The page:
A man who had wanted to do a "good deed" by donating his blood was told that he had hepatitis C and cannot be a blood donor again.
Dan Palmer, a professional musician, received a letter in the mail six weeks after he had given blood informing him of his devastating diagnosis.
Good Deed Gone Wrong
Palmer was told of his illness in 2003. The musician was at a charity event when he decided to give blood for the event's mobile clinic. Palmer stated that he was in shock, followed by fear, when he read the letter. He commented that he had friends who were diagnosed with hepatitis C but there wasn't much knowledge about it at the time.
The 56-year-old was also informed that had a rare hepatitis C genotype, Genotype 3, which is even harder to treat. Palmer's early treatment regimen included interferon and ribavirin, which he claimed was "hell" and only the beginning of his long, recovery process.
Palmer claimed he wasn't sure how he became infected with hepatitis C but a former girlfriend that he had broken up with 12 years prior had informed him that she had hepatitis C, which he believes could have been the cause of his illness. After being treated for weeks, Palmer had to receive a liver transplant because doctors did not know how to treat his type of hepatitis C.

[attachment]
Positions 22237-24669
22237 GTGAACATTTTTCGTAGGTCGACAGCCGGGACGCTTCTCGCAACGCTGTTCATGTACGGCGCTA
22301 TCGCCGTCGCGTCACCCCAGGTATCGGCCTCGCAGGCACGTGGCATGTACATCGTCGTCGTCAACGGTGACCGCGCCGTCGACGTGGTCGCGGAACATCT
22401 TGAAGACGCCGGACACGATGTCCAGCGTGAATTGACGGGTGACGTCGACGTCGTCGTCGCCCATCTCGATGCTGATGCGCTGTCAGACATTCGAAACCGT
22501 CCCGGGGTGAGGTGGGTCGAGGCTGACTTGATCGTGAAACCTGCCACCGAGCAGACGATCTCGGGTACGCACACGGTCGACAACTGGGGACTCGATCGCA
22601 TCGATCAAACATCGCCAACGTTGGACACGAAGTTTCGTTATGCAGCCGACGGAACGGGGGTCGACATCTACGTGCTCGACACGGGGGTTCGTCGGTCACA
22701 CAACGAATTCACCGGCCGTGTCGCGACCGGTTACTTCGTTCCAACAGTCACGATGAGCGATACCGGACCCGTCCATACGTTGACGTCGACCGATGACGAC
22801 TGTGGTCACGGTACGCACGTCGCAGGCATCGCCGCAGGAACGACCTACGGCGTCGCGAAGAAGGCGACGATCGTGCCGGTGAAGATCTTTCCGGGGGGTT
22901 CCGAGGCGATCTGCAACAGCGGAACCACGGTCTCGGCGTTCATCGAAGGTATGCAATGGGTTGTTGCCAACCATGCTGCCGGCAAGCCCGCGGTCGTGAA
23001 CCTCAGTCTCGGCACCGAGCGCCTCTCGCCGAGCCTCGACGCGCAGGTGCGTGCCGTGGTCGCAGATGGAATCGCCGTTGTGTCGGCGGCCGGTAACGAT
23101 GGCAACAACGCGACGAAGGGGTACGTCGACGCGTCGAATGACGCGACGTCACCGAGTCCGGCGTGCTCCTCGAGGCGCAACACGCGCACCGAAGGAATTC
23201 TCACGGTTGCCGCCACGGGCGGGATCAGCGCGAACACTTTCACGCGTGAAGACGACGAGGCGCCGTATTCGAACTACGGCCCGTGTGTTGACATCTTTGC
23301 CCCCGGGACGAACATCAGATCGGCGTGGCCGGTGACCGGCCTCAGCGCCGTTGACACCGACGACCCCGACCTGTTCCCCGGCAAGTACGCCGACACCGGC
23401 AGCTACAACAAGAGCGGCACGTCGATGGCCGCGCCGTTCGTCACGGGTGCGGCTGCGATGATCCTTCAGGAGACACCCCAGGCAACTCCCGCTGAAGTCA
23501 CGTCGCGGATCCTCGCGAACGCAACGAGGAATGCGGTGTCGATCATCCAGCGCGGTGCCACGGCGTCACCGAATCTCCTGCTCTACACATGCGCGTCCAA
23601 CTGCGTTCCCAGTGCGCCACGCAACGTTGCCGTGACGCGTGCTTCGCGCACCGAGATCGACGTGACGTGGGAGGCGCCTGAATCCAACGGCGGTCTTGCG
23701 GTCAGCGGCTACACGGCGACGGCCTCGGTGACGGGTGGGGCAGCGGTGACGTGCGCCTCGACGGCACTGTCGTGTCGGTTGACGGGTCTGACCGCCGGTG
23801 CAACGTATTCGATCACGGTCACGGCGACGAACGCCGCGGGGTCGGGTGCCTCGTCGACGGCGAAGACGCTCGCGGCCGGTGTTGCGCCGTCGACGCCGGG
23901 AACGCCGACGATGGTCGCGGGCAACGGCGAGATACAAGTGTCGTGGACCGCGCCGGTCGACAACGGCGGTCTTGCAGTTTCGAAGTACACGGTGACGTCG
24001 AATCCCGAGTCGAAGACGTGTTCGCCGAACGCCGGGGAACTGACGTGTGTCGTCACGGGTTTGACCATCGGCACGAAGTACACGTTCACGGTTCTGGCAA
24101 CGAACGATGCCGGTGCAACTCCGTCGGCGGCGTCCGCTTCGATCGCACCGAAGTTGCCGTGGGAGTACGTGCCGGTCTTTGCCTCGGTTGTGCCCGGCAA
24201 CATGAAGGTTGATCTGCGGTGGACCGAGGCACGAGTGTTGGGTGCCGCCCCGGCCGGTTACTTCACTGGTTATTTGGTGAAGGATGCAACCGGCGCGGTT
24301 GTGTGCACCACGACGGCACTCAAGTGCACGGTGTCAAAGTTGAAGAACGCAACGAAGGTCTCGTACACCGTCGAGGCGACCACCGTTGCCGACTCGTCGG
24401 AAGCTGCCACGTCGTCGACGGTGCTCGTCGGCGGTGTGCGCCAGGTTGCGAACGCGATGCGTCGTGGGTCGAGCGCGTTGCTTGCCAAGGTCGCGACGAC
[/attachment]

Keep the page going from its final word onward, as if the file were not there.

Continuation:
The musician received his transplant in 2015 but the virus was still in his blood and soon began to damage his new liver. Palmer was then put on a new drug regimen which resulted in the musician feeling depressed, nauseous, and tired. Palmer was on the medication for 12 weeks.
Palmer ended his treatment three years ago and credits it for his life. The musician stated that he wants to use his experience to help others. He has become a member of the American Liver Society.
"Ignorance is the great enemy. That's why I've been so adamant. I've spoken openly about hepatitis C and my need for a liver transplant and blogged extensively about my journey," Palmer stated.
Hepatitis C can be determined by signs or symptoms but is diagnosed through testing. There are two ways to categorize the virus: acute hepatitis C and chronic hepatitis C. In the United States, a total of 2,976 cases in 42 states of acute hepatitis C were reported, according to the Centers for Disease Control and Prevention.
Genotype 3 is not commonly found in the United States. Research has shown that the genotype 1 is the most common in America and the cause of at least 70 percent of all infections.